Most African-American Civil Rights movements during mid-20th century were marked by massive non-violent demonstrations and Martin Luther King’s speeches. Few people has payed attention to the quiet yet powerful resistance that came from the other side of the society: the African-American working-class women. The Help, written by Kathryn Stockett, describes African-American maids’ lives of working in white households in Jackson, Mississippi. In Stockett’s story, the maids who have long been suppressed decide to step out of their comfort zone and express their own opinions. To do so, they fought with their personal beliefs and with the society that despised them. Skeeter, the white woman that originated these ideas and encouraged the maids all along regardless of her society’s abomination, also experiences a journey of self-discovery as she continues to chase after her dreams.
The book displays women’s potential by showing these black maids, who, knowing the possible dangers they face, still make the decision to advocate for their rights and beliefs. When Skeeter first comes up with the idea of challenging the racial discrimination, which was the popular belief within her society, barely any maid agrees to help because they are terrified at the possible consequences. Yet after the KKK shot Medgar Evers and police’s attack on one of the most loved family in the African-American neighborhood, these maids no longer care about themselves. They are convinced that endurance will never improve their status in society and that they will attempt anything to save their families and friends. Although they have suffered through different levels of pain--being jailed, fired, scolded--the maids have not given up because they are determined to use their feminine power to give their race a brighter future. They fought a battle with the society’s prejudice and demonstrated their potential strength.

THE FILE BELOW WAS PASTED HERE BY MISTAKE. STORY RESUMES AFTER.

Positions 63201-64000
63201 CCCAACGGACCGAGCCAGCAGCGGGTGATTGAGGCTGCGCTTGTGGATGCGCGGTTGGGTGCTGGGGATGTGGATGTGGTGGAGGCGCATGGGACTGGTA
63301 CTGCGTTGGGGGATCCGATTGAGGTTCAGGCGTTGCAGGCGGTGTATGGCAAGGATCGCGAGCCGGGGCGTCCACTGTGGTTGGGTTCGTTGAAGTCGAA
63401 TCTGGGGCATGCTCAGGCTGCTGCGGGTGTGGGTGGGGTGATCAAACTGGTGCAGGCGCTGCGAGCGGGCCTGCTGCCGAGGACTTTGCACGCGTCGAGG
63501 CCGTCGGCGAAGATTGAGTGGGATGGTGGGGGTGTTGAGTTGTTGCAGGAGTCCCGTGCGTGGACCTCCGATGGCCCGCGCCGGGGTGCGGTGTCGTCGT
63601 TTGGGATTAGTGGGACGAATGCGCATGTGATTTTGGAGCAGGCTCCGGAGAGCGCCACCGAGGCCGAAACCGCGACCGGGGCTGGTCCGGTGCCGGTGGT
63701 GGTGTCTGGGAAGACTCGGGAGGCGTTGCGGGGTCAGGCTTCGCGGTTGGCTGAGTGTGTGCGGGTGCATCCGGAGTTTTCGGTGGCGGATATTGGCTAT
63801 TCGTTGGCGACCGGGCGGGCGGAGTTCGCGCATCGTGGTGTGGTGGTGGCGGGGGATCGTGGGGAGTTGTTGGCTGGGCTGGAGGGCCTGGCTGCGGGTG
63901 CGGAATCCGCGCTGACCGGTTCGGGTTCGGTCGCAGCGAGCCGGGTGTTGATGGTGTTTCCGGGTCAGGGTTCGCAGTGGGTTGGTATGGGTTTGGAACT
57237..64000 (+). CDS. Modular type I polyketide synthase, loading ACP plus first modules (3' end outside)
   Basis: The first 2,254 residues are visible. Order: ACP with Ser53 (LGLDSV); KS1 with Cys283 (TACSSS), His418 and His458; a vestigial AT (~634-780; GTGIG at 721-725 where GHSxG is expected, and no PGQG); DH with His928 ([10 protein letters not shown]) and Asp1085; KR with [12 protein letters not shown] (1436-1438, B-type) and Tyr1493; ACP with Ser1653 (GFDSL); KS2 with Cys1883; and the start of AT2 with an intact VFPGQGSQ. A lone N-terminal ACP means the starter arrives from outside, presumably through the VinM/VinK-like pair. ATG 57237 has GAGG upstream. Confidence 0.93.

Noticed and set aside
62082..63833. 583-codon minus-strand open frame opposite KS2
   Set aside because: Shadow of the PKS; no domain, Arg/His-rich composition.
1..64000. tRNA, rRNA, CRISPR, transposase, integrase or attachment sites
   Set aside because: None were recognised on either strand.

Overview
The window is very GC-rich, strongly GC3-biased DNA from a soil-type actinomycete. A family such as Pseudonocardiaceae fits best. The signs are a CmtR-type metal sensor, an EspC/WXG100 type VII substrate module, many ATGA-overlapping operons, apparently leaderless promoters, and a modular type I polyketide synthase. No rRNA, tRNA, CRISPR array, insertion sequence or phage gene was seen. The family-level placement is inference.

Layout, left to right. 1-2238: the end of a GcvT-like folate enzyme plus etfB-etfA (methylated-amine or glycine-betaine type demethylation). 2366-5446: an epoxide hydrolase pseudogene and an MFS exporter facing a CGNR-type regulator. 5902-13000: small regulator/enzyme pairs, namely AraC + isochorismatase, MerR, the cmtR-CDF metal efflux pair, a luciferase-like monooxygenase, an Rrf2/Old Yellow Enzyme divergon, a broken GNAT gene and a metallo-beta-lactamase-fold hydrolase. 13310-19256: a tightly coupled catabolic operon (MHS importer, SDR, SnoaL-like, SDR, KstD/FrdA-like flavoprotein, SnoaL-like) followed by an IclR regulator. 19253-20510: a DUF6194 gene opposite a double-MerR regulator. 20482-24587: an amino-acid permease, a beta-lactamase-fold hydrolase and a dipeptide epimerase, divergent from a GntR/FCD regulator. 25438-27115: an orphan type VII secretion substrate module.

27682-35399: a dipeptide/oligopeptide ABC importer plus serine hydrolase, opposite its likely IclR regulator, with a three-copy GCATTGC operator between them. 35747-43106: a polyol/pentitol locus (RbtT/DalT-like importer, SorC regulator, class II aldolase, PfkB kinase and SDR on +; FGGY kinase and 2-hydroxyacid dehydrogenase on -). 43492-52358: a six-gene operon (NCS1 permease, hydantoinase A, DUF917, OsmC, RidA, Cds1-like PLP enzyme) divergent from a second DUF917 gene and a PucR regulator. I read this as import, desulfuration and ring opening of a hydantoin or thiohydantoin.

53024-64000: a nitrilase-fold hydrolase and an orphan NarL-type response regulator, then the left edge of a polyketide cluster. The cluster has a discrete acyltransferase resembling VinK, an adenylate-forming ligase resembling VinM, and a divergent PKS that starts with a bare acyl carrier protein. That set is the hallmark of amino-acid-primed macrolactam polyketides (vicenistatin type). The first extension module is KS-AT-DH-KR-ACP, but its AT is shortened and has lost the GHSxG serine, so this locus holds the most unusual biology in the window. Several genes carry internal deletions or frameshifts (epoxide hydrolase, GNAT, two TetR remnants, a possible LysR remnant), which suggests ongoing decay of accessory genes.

Stockett wrote her novel realistically, and reality is no fairytale. Although the maids tried their best, the outcome has a minimal impact on the society. Yet they discovered themselves and what they were capable of. These women’s self-discovery show the importance for females to stop surrendering under stereotypes and begin their battles. Unlike other girls of her age, Skeeter has never had a boyfriend because she is tall and plain. However when the Senator’s handsome son Stuart tries to go after her, she unexpectedly turns him down because through the process of helping the maids, she has discovered her own values and realized the importance of resisting. One of the maids, Minny, eventually decides to break free from her husband and leave her old abusive relationship behind. Minny has learned to say “no” and stop compromising. Another maid, Aibileen, after being fired, discovers her talents in household chore managements and writing. When these women stop submitting to public stereotypes and start initiating changes in their lives, they become the masters of themselves and triumph over the society.